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01-30-06, 01:07 PM #1FishTail Guest
US soldier guilty of Afghan abuse
A US soldier has been found guilty by a court martial in Kabul of assaulting prisoners in an American military base in Afghanistan's Uruzgan province.
Sgt Kevin D Myricks was found guilty of one count of conspiracy to maltreat and two counts of maltreatment, a US military statement said.
Myricks has been reduced in rank and sentenced to six months' detention.
On Saturday, another soldier, James Hayes, was sent to four months in prison for the same incident of abuse.
Human rights groups have often accused US forces of abusing Afghans held at detention centres in the country.
The US military says the detainees did not require medical attention as a result of the assault last July.
Myricks has been demoted to the rank of a private and he is being held in custody at Bagram airfield, the US led-coalition's headquarters in Afghanistan.
He will be transferred to Kuwait soon to serve his six-month sentence.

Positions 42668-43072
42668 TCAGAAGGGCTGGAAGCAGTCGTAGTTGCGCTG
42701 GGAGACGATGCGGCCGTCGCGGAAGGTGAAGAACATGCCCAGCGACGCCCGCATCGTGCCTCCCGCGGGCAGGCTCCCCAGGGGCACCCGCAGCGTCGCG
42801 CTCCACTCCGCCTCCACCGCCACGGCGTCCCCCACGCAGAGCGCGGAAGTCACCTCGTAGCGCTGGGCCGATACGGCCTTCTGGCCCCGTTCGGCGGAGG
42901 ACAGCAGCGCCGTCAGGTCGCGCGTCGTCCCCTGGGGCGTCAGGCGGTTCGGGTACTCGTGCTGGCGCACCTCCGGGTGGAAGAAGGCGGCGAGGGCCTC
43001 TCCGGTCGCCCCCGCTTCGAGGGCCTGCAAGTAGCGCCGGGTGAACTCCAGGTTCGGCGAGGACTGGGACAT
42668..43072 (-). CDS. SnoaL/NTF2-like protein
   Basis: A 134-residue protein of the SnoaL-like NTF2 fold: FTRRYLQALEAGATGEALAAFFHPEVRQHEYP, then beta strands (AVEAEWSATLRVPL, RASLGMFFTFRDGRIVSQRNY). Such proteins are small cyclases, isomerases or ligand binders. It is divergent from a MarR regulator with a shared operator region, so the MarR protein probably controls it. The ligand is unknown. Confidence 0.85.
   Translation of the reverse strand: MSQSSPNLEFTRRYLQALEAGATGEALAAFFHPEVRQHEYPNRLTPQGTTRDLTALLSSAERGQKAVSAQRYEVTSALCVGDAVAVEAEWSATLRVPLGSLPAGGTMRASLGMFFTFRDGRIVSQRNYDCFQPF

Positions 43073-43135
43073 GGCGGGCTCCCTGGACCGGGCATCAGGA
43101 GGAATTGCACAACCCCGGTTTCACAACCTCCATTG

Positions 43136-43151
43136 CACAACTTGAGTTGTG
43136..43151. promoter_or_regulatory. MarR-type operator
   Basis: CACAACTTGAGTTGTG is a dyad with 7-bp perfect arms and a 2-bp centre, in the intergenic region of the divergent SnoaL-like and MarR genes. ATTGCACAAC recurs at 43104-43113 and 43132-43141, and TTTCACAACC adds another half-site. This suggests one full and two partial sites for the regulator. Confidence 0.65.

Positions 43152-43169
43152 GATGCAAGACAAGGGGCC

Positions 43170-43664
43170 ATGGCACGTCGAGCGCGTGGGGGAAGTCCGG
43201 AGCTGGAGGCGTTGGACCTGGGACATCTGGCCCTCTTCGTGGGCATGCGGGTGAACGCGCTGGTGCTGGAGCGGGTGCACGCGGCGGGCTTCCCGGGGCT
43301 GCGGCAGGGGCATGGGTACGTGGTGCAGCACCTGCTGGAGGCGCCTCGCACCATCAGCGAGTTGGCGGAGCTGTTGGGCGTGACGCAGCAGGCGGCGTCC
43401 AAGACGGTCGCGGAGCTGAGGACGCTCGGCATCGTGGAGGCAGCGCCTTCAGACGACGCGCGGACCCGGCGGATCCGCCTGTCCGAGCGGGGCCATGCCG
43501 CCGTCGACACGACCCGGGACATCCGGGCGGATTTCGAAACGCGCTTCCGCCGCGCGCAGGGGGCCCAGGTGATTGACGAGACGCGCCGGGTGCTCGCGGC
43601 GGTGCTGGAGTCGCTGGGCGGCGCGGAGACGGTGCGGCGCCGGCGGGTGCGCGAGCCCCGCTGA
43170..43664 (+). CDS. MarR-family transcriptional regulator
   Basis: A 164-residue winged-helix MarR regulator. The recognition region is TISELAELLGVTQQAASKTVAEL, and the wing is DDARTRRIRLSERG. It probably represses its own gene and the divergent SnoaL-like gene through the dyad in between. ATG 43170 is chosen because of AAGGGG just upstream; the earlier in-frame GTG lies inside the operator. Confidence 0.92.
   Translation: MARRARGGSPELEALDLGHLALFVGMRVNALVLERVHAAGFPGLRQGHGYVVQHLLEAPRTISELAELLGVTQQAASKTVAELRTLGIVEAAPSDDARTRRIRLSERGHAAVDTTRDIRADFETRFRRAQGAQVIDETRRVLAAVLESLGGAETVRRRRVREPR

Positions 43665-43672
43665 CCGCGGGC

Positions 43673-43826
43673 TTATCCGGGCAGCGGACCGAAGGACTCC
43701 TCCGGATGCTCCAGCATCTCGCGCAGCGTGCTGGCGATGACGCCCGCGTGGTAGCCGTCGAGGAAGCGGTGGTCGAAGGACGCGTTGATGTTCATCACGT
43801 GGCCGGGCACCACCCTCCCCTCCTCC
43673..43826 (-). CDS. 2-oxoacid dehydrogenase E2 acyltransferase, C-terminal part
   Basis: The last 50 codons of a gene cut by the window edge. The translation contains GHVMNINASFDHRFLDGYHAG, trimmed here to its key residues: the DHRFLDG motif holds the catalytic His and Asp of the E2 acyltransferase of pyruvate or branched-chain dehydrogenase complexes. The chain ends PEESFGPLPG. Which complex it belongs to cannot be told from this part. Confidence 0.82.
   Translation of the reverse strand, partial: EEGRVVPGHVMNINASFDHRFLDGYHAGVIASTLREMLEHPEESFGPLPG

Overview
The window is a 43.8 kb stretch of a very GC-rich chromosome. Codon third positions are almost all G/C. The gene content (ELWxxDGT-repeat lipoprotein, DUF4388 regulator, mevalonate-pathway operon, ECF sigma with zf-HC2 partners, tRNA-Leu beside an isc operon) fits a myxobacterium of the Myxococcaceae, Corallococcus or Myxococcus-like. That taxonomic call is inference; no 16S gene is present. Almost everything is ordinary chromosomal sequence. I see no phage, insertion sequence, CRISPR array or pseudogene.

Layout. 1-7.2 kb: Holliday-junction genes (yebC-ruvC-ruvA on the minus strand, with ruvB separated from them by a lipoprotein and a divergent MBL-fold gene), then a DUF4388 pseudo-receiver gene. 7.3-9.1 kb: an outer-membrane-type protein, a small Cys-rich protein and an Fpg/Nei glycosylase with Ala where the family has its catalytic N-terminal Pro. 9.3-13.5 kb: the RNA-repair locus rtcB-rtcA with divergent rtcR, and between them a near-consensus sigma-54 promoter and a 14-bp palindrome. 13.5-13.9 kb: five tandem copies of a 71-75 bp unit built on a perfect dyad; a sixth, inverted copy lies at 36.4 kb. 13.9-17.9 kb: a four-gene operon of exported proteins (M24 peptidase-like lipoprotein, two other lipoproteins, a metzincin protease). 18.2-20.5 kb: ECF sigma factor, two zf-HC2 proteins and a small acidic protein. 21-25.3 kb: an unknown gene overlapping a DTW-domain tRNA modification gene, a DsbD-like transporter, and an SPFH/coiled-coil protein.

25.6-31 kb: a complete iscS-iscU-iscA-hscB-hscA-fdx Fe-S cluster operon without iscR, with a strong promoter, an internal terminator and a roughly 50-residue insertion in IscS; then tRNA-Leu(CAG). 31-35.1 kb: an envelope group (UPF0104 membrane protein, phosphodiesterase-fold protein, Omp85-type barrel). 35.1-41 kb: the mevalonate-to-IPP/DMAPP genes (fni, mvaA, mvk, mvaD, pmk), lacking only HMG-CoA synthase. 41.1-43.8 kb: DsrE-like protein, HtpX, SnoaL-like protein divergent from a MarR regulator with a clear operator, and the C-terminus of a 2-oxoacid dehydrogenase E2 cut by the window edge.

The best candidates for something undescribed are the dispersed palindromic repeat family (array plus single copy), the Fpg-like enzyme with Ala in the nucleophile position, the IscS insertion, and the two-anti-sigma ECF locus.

"The court martial and subsequent punishment in this case reflects the seriousness with which this command views this incident," Maj Gen Jason Kamiya, the coalition's operational commander, said in a statement.
"Incidents of this nature are not reflective of the standards adhered to by this command. We are fully committed to investigating all allegations... and will hold accountable those who are found to have acted inappropriately."
Myricks was assigned to Company C, 96th Engineer Battalion, when the incident took place last July.
A third soldier is also facing "non-judicial punishment for allegedly having knowledge of the abuse and not reporting it through the unit's chain of command", the US military has said.
The charges against the soldiers came in October, close on the heels of accusations that US forces had burned the bodies of Taleban fighters, an act considered sacrilege in Islam.
At least eight prisoners have died in US custody since 2001.
In September, a US military interrogator was sentenced to five months in prison for assaulting a detainee in Afghanistan who later died.
Five other US soldiers have been convicted following the deaths of two prisoners at the military base at Bagram, outside Kabul, in 2002.
01-30-06, 01:16 PM #2MountainCop Guest
IMHO, this is like giving out speeding citations at the Indy 500..
01-30-06, 01:19 PM #3FishTail Guest
I take a lot of stuff said by "human rights" groups with a pinch of salt. According to them, the UK routinely engages in "torture". What they mean is, we hold terrorism suspects without a lawyer. Boo hoo.
Most of these groups are anti-US anyway, so they can hardly be called impartial.
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